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Al Jazeera Launches Investigative Journalism in Game Format

In the run up to its 10th anniversary this November, Al Jazeera English today announced the launch of a new interactive mobile web-based app #Hacked: Syria’s Electronic Armies, which takes the user deep inside the country’s cyber war, a conflict that has proven it can be just as deadly as the ground war. The project is based on a People & Power documentary of the same name by senior Al Jazeera correspondent, Juliana Ruhfus, but presents the film’s investigative journalism in a game format. 

In #Hacked: Syria’s Electronic Armies the user is tasked with collecting as much information as possible in a limited amount of time by contacting activists, hackers and coders all of whom Ruhfus encountered during the making of the film. Players face a number of decisions, including whether or not they should pay hackers for vital information, when they should go undercover online and whether they will allow interviewees to disguise their identity to keep them safe. Most crucially, however, the user must investigate without being hacked him or herself. From being tricked into clicking infected links to blackmail attempts – all play hacks are based on real hacks.

Juliana Rufhus.

“Whilst recreating the world of an investigative journalist is natural for me, navigating the rules and ethics of journalism in a game format requires an entirely new skill set,” Ruhfus says. For her, it is essential to ensure that users are constantly reminded that they are dealing with fact and not fiction and that the in-game experience is 100% strict journalism, “Every hack in the app is based on a real hack that has taken place. Texts from hackers have been taken from court documents. The social engineering we use to deceive you in the simulated hacks, how we’re creating an avatar that’s enticing you to click on something, is exactly what happened during Syria’s cyberwar.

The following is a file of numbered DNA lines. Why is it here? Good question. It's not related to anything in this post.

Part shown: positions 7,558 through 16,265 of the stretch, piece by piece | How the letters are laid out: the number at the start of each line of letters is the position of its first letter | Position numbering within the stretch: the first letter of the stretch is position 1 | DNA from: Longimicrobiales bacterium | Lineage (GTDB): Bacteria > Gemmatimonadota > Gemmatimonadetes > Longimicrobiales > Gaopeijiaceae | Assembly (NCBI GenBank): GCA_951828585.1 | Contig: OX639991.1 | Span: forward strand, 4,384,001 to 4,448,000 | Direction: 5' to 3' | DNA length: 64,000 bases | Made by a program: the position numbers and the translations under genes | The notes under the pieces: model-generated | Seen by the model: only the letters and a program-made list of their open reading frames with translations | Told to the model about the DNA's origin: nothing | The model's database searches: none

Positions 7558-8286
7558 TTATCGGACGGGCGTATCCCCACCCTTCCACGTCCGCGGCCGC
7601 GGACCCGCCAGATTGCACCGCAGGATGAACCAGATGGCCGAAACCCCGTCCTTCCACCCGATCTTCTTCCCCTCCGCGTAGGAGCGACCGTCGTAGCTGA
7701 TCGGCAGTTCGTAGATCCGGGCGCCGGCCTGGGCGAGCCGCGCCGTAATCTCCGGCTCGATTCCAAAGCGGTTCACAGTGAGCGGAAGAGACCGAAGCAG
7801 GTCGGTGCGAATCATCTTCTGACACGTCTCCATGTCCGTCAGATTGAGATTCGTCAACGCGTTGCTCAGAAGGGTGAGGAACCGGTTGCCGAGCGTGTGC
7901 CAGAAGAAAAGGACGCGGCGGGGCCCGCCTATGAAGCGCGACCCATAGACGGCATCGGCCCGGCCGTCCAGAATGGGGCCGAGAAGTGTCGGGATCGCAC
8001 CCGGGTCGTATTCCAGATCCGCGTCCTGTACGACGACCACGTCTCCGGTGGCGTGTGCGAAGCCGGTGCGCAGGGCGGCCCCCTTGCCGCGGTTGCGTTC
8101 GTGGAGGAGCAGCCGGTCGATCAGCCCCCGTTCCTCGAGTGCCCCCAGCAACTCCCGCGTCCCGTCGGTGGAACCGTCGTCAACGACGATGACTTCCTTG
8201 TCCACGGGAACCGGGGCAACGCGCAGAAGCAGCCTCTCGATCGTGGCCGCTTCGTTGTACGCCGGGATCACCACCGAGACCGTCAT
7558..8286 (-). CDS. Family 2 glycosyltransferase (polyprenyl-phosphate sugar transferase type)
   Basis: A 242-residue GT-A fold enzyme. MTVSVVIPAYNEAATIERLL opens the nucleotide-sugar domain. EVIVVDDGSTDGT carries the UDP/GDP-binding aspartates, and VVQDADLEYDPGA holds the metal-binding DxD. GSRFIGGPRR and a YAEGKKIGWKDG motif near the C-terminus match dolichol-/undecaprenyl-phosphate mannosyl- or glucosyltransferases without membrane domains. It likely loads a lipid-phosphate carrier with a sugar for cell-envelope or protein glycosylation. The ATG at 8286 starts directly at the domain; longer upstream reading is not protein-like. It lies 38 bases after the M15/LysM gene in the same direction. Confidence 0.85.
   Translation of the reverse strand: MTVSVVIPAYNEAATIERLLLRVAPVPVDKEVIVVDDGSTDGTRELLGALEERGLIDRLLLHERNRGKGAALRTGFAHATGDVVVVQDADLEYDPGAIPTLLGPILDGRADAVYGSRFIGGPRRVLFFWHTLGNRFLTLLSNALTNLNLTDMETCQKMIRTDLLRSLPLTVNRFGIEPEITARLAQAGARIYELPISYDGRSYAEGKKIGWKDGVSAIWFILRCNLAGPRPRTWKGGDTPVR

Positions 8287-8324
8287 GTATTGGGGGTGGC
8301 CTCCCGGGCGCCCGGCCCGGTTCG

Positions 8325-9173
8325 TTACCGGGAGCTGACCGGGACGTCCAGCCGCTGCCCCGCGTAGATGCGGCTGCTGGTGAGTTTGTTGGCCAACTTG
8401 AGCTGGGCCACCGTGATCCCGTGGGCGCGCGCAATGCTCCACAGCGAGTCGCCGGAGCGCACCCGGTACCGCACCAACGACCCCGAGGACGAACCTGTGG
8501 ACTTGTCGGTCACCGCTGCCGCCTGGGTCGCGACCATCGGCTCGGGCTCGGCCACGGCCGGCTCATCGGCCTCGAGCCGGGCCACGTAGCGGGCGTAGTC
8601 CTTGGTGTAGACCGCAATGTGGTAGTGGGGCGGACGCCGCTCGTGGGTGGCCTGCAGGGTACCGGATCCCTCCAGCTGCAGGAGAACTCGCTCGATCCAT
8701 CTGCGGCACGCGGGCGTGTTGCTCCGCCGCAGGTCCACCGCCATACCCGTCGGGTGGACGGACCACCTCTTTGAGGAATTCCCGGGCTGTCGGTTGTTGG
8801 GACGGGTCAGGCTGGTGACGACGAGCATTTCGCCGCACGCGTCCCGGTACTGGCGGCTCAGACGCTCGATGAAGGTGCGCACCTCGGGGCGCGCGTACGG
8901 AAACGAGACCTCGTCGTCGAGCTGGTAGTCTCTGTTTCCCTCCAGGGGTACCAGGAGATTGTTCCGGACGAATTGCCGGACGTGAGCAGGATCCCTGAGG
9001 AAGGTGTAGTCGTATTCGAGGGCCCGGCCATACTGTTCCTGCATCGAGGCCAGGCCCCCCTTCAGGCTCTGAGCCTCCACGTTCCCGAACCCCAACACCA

“The gamification and interactive elements of projects like #Hacked give the user the experience of being immersed in a news story,” Ruhfus continues. “Having a specific task to complete often leads them to engage emotionally and intellectually with the topic, while they gain unique perspective on the news story we are presenting through an interactive experience.”
 

Using a combination of original documentary footage, game design and links to outside resources, the interactive app teaches players how to protect themselves from hackers, and get real-time updates on the Syrian War. The experience is a web app that doesn’t require downloading and can be played on computers but is designed specifically for mobile phones. The technology behind the experience is a platform called Conducttr which allows multi-channel interactive projects to be collaboratively built quickly and easily. 

Check out #Hacked here.

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